Lovell (The Churchills: In Love and War, 2011, etc.) turns her attention to the French Riviera between the wars and into the 1960s.
Like the author’s tale of the Mitford family, this is a gossipy book with courtesans and famous politicians hopping from château to château and bed to bed. Though British wealth ruled the 1920s and ’30s, after World War II, the Americans and Europeans took over. Within this glamorous milieu, one always needed money, but breeding, talent, beauty, sociability, and a good sense of humor were also very important. The author anchors the story with a biography of American actress and businesswoman Maxine Elliott (1868-1940), a grande dame of the scene. Though she is relatively unknown today, Elliott amassed a fortune—with helpful advice from J.P. Morgan—and built the much-visited villa the Château de l’Horizon in 1932. Invitations to her events were always highly sought-after, and she gave parties from morning to night. Winston Churchill, in his wilderness years, found sanctuary with her in his own suite of rooms to accommodate his staff. The Duke and Duchess of Windsor, at loose ends after WWII, depended on Elliott for privacy and a safe haven. The list of guests is endless and includes Daisy Fellowes, Doris Castlerosse, and Lady Diana Cooper, ladies well-versed in enjoying the moment. The postwar years without Elliott made it a sunny place for shady people, until it was sold to Aly Khan, whose fascinating best friends were Elsie de Wolfe and the incomparable Elsa Maxwell. It was Maxwell who introduced Khan to Rita Hayworth, which led to the wedding of the century. As the rich and famous built larger and flashier homes along the Riviera, the days of Somerset Maugham and Noel Coward gave way to visits by the Kennedy family, Onassis family, and other high-profile guests.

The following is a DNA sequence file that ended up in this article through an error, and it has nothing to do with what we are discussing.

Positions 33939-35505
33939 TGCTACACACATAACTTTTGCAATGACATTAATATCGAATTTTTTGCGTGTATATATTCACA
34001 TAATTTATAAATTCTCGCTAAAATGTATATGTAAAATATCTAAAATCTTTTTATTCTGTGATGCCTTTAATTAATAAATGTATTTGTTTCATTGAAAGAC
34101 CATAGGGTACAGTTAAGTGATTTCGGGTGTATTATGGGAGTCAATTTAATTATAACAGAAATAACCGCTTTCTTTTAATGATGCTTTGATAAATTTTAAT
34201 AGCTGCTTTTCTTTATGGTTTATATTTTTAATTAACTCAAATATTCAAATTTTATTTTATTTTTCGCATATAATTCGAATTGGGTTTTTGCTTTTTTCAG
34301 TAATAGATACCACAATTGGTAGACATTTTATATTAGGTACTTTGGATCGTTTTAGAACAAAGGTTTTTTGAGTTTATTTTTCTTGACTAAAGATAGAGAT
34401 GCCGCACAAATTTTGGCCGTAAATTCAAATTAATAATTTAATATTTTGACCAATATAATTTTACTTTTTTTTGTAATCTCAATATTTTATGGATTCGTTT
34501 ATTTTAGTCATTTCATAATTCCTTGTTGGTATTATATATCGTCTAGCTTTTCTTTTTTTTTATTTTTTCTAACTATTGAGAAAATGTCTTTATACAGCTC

Lovell packs in as many celebrities as possible, which makes for an entertaining book but not one likely to end up on a reference shelf.